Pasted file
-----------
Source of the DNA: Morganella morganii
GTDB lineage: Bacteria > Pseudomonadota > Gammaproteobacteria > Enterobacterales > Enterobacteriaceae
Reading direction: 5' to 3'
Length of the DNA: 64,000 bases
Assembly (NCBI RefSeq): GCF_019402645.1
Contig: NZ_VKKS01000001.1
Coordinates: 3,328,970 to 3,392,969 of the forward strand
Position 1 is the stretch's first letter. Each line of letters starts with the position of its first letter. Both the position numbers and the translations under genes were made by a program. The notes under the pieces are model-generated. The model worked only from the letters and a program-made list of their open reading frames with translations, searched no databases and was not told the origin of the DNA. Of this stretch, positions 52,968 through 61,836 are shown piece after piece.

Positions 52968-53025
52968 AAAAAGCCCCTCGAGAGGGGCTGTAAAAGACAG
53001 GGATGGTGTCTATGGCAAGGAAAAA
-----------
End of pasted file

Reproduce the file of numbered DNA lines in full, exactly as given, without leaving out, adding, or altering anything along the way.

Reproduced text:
Source of the DNA: Morganella morganii
GTDB lineage: Bacteria > Pseudomonadota > Gammaproteobacteria > Enterobacterales > Enterobacteriaceae
Reading direction: 5' to 3'
Length of the DNA: 64,000 bases
Assembly (NCBI RefSeq): GCF_019402645.1
Contig: NZ_VKKS01000001.1
Coordinates: 3,328,970 to 3,392,969 of the forward strand
Position 1 is the stretch's first letter. Each line of letters starts with the position of its first letter. Both the position numbers and the translations under genes were made by a program. The notes under the pieces are model-generated. The model worked only from the letters and a program-made list of their open reading frames with translations, searched no databases and was not told the origin of the DNA. Of this stretch, positions 52,968 through 61,836 are shown piece after piece.

Positions 52968-53025
52968 AAAAAGCCCCTCGAGAGGGGCTGTAAAAGACAG
53001 GGATGGTGTCTATGGCAAGGAAAAA